Source: Voice of America

Minister Siyabonga Cwele briefs media on Easter season plans for ports of entry, 10 Apr

The Minister of Home Affairs Dr Siyabonga Cwele, will on Wednesday, 10 April 2019 address members of the media on the Department’s plans for the upcoming Easter Season holidays.

The Minister will outline the department’s state of readiness, including additional number of personnel as well as increased operational hours to ensure smooth facilitation of movement for travellers and goods.

Source: Government of South Africa

Parliament send condolences to Theunissen-Fourie and Jantjie families

Committee saddened by passing of former Proteas Cricketer Ms Theunissen-Fourie and PSL star Mr Jantjie

The Portfolio Committee on Sport and Recreation has learnt with profound sadness of the passing of former Proteas Women’s cricketer Ms Elriesa Theunissen-Fourie.

The 25-year old Ms Theunissen-Fourie was an international cricketer, who represented the South African women’s team in three one-day internationals and a T20 international in 2013. It is believed that Ms Theunissen-Fourie and her child tragically passed away in a car accident in the North-West Province on Friday, 5 April 2019.

Ms Theunissen-Fourie’s passing came barely a week after South Africa lost another of its sporting heroes, Mr Sinethemba Jantjie, in a car accident in the Free-State on Monday, 1 April 2019. Mr Jantjie was one of the top wingers of the Free State Stars and was also well-known for the contributions he made to the Mbombela United in the National First Division, as well as the Masiphumelele FC in Cape Town.

Chairperson of the committee Ms Beauty Dlulane said, The passing of Ms Theunissen-Fourie and Mr Jantjie is an immense loss. They will be remembered for their commitment and contributions to South Africa and the role they played in the lives of many aspiring young sports stars.

The committee extends its sincerest condolences to the family, friends and colleagues of Ms Theunissen-Fourie and Mr Jantjie.

Source: Government of South Africa

Social Development launches State of the World Population 2019 Report, 9 Apr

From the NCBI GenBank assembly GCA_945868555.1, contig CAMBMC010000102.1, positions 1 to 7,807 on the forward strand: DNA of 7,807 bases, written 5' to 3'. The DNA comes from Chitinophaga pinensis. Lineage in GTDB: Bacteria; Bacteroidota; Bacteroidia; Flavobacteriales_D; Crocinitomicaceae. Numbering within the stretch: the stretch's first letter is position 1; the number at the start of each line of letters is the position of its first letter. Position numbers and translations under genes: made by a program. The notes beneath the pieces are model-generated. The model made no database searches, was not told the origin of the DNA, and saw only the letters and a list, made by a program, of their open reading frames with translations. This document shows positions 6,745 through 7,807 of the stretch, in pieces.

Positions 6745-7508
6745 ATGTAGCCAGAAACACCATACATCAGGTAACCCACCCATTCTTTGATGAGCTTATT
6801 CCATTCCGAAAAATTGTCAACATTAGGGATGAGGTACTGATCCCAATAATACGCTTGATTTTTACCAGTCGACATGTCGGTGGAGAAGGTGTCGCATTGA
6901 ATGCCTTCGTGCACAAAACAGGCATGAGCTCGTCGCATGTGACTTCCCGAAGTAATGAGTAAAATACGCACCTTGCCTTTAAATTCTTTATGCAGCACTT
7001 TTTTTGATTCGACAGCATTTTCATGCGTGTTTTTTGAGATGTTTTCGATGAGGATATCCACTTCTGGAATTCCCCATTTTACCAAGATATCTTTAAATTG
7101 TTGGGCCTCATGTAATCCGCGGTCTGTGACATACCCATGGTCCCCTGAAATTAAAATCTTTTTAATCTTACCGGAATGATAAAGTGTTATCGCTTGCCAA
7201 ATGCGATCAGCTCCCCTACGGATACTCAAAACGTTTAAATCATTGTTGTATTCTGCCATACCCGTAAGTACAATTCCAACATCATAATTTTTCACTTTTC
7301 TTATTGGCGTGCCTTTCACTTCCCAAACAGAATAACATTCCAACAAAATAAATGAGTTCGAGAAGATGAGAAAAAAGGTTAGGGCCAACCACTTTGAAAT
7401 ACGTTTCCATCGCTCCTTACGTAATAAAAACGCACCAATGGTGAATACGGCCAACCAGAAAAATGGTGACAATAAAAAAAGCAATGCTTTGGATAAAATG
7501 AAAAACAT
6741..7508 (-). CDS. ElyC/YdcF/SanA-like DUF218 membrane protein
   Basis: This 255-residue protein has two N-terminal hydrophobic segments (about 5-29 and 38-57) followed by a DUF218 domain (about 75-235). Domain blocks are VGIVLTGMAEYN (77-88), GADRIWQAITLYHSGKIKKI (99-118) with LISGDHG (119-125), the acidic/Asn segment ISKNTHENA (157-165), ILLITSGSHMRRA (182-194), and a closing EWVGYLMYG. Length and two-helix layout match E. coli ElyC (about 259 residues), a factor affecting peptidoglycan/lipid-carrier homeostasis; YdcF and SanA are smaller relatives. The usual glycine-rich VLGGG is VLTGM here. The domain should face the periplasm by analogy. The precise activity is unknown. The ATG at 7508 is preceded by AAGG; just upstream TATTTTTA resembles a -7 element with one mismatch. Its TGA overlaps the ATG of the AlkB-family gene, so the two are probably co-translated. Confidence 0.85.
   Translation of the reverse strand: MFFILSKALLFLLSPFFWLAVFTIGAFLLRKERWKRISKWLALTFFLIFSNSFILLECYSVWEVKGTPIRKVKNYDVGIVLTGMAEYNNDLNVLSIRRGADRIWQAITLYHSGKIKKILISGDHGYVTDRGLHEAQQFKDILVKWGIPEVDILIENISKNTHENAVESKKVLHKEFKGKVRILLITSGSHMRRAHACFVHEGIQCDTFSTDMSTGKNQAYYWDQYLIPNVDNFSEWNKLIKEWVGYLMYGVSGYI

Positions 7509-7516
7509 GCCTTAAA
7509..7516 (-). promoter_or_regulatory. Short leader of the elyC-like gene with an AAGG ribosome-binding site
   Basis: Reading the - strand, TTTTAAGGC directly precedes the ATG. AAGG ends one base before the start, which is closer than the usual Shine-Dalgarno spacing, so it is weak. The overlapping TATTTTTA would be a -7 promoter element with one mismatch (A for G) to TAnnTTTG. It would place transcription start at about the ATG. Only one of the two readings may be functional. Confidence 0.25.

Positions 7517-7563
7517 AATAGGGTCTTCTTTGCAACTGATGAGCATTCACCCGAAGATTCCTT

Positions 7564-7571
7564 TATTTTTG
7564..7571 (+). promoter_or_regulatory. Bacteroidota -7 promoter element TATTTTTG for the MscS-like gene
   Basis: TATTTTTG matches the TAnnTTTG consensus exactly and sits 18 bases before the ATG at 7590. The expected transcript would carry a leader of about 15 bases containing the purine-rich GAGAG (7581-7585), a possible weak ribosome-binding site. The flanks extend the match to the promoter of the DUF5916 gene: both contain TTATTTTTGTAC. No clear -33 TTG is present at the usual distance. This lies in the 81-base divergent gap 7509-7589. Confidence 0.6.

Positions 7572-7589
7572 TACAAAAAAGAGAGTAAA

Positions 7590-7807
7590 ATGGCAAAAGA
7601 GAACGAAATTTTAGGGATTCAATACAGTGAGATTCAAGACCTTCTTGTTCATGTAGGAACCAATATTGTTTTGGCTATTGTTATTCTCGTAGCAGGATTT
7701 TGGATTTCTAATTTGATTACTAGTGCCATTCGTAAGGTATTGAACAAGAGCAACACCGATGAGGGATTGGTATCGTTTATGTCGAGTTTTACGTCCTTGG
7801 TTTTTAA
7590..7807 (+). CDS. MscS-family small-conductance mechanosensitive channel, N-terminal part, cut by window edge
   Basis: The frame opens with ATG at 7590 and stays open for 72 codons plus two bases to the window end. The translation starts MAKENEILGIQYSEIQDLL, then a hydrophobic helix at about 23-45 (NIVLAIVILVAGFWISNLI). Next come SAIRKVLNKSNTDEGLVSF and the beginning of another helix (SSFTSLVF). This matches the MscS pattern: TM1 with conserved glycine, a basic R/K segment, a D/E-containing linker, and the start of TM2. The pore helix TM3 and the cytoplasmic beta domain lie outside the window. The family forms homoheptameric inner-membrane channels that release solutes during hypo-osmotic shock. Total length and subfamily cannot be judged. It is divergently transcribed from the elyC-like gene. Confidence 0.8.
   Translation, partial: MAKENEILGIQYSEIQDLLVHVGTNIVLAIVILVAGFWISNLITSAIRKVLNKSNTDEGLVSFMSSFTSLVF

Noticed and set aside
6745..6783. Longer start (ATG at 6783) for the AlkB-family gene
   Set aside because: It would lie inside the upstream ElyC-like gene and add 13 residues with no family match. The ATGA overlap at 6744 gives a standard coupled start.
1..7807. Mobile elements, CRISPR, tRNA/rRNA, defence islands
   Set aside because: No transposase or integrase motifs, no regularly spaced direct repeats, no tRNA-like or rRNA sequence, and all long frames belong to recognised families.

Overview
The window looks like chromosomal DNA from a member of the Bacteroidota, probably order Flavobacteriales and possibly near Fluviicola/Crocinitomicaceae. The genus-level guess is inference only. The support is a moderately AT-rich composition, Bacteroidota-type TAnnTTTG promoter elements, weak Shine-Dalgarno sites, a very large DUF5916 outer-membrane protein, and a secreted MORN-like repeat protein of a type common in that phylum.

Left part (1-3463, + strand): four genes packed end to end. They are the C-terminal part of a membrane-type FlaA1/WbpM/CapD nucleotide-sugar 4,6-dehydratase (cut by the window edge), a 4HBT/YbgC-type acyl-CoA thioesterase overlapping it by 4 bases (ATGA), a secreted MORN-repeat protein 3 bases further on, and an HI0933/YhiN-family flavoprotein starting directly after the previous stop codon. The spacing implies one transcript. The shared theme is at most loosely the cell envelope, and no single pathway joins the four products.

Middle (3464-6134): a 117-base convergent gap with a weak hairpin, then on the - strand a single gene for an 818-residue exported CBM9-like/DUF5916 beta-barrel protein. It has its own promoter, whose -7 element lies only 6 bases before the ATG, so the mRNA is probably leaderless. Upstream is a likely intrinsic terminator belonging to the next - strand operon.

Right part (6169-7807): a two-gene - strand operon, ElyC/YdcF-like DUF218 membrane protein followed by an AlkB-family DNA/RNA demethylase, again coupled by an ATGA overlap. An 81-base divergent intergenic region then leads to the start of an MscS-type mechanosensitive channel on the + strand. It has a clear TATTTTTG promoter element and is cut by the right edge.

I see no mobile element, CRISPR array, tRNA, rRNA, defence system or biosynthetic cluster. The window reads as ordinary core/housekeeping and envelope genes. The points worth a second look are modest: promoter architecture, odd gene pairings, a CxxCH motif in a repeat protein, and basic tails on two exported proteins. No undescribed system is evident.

The State of the World Population 2019 Report which focuses on reproductive health is launched in Pretoria

The National Department of Social Development, together with the United Nations Population Fund (UNFPA), will on 10 April 2019 launch the State of the World Population 2019 Report in Pretoria, Gauteng.

Titled: Unfinished Business: The Pursuit of Rights and Choices for All, the 2019 report focuses on the improvements made in reproductive health and it is being launched on the anniversary of two key milestones. The year 2019 marks 50 years since UNFPA began operations in 1969 as the first United Nations agency to address population growth and reproductive health needs.

This year also marks the 25th anniversary of the 1994 International Conference on Population and Development (ICPD) where 179 governments called for all people to have access to comprehensive reproductive healthcare – including voluntary family planning and access to safe pregnancy and childbirth services.

The State of the World Population 2019 Report shows that there has been substantial improvement in the aforementioned areas from 1969 to date. According to statistics in the report, the average number of births per woman was 4.8 in 1969, compared to 2.9 in 1994 and 2.5 in 2019. The fertility rate in some of the least developed countries dropped from 6.8 in 1969, to 5.6 in 1994 and 3.9 in 2019.

The number of women who died from pregnancy-related causes decreased from 369 per 100,000 live births in 1994 to 216 in 2015. In addition, 24% of women used modern contraceptives in 1969 compared to 52% in 1994 and 58% in 2019.

However, reproductive rights are still out of reach for a substantial number of women, including the more than 200 million women who want to prevent a pregnancy but cannot gain access to modern contraceptive information and services.

The State of the World Population 2019 Report includes data on women’s ability to make decisions on three key areas:

sexual intercourse with their partner;

use of contraception; and

health care.

The Constitution of the Republic of South Africa protects the right of persons to make decisions concerning reproduction and to security in and control over their bodies. In 1997, Parliament enacted the Choice on Termination of Pregnancy Act (Act No. 92 of 1996), which places an obligation on Government to provide reproductive health services to all, including safe conditions under which the right of choice can be exercised without fear or harm.